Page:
Tuesday, March 5, 2024

Competing in a global industry while facing local challenges

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The head of the United States Dairy Export Council takes a worldwide view of the sector’s opportunities and threats.
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Dairy farmers worldwide face similar challenges, whether it’s hand-milking two or three cows in Africa or the rise of larger dairy farms in the United States and China.

To beat these obstacles, farmers are embracing innovative solutions and opportunities on a global scale, United States Dairy Export Council CEO and president Krysta Harden says, speaking to Dairy Farmer on the sidelines of the World Dairy Summit in Chicago.

“They may be farming in different ways, different sizes of farms, different locations [but] they have much more similarities than differences.

“These farmers encounter numerous common challenges, such as grappling with labour shortages, navigating environmental concerns, adapting to changing climatic conditions, contending with urban encroachment, and managing financial constraints.

“Ensuring they maintain adequate profit margins to sustain their farms and pass them on to the next generation is an enduring concern that arises frequently, irrespective of their location in the world.”

She highlights the vulnerabilities that the pandemic has exposed in the supply chain, noting the challenges faced by the US in transporting goods to and from Asia, as well as the domestic struggles with land freight logistics.

“Farmers encounter a multitude of logistical hurdles, regardless of their geographical location, while also striving to foster global consumer understanding and appreciation for farming practices and the origins of their food.”

She identifies the shifting climate as one of the foremost challenges confronting farmers, who are having to adapt how they manage.

“In the United States, we are witnessing increasingly severe and erratic weather patterns, a trend mirrored across the globe. There’s such an instability of weather and farmers are trying to figure out how to deal with it.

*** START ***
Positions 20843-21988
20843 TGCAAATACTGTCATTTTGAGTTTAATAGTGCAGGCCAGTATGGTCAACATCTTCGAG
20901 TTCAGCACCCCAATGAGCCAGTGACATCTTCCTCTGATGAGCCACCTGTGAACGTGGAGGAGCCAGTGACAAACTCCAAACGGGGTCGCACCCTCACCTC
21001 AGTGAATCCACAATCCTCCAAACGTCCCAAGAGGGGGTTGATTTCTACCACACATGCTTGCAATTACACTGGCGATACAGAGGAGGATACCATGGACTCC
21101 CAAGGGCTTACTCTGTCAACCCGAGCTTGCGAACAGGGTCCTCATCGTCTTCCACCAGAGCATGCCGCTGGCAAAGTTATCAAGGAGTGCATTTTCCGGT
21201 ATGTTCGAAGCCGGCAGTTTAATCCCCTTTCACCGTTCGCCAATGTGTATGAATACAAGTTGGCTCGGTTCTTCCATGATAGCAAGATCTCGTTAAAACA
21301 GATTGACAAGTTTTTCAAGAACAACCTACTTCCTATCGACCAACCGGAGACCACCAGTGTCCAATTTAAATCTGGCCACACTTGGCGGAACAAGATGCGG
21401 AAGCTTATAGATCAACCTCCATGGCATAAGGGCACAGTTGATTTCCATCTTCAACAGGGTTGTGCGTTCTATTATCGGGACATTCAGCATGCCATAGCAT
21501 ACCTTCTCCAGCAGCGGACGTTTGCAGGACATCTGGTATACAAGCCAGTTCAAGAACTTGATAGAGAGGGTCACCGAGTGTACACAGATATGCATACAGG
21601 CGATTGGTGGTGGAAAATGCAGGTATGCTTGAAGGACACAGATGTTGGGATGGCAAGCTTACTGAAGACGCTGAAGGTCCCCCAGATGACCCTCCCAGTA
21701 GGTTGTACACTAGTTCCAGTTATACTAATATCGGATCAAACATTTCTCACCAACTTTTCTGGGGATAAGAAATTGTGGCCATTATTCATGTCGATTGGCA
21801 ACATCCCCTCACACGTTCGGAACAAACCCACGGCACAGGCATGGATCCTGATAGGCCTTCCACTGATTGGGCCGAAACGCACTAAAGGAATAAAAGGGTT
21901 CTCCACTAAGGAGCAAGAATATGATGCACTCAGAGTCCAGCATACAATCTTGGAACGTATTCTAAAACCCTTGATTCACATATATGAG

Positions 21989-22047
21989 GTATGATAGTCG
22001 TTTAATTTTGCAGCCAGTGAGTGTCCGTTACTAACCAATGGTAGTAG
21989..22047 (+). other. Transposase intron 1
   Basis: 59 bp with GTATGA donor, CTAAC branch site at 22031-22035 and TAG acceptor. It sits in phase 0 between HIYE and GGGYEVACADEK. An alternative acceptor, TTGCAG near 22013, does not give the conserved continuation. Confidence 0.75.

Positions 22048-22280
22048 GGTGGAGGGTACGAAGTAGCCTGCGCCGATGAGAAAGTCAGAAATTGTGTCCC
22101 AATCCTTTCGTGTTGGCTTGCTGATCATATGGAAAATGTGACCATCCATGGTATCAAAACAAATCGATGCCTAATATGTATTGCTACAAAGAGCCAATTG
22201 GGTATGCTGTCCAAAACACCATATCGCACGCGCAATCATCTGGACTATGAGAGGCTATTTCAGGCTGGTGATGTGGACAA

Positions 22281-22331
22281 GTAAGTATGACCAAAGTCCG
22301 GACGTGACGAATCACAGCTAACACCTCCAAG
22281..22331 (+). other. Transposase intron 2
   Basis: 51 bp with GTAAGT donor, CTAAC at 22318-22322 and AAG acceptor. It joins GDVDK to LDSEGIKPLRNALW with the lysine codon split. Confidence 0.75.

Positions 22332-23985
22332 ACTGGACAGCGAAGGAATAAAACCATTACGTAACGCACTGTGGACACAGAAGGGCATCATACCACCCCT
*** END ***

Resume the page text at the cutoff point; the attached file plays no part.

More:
“We are actively investing in scientific research and technologies to aid farmers in adapting to and mitigating these challenges, thereby playing a proactive role in the resolution process.”

She sees farmers adopting diverse seed varieties, contemplating alternative practices, and actively seeking solutions to mitigate the challenges at hand.

Energy-saving possibilities are being explored more frequently, with many farmers investing in electricity-saving technologies. For example, solar energy is being used for well operations across Africa.

The prevalence of methane digesters is on the rise globally, and Harden anticipates a heightened emphasis on addressing water-related challenges in future.

Despite the challenges, she sees immense opportunities for dairy, and the nutritional benefits were a clear message that came through at the International Dairy Federation’s 2023 World Dairy Summit in Chicago in October.

“I believe we need to establish more effective means of connecting with our consumers. We seem to have assumed they understand that there’s no direct substitute for dairy in terms of calorie-to-calorie nutrition. 

“We need to find a way to meet them where they are and listen to learn from them and make sure we are approachable as an industry.”

She gives the example of famous YouTuber MrBeast working in collaboration with the US dairy industry’s National Dairy Checkoff to build awareness of dairy.

In the Undeniably Dairy campaign, he is helping to reach Gen Z audiences. 

In one video, MrBeast highlights dairy facts and challenges viewers to have a photo shoot on a dairy farm.

“Examples like MrBeast are innovative ways to connect with consumers and raise dairy’s profile, in a good way,” Harden says.

“There are also great examples of connecting with emerging chefs in culinary schools around the world,

making sure they know how to use dairy and see it as a valuable ingredient.”

Harden has seen a lot of change throughout her career, particularly in the US, which is maintaining cow

numbers but increasing production and reducing the number of farms. 

Concepts such as the National Dairy Farmers Assuring Responsible Management programme, known as FARM in the US, give consumers assurance about of how milk is being produced.

“Animal care is critical irrespective of the size of the farm. Farmers care about their cows first, recognising their animals as essential to their livelihood.

“I strongly believe that the sector should collaborate in seeking solutions that equip farmers with more tools, advocating for incentive-based systems over regulatory frameworks to provide comprehensive support for both farmers and the industry as a whole.”

This article first appeared in the December edition of our sister publication, Dairy Farmer. Samantha Tennent attended the event with support from WelFarm and the International Dairy Federation.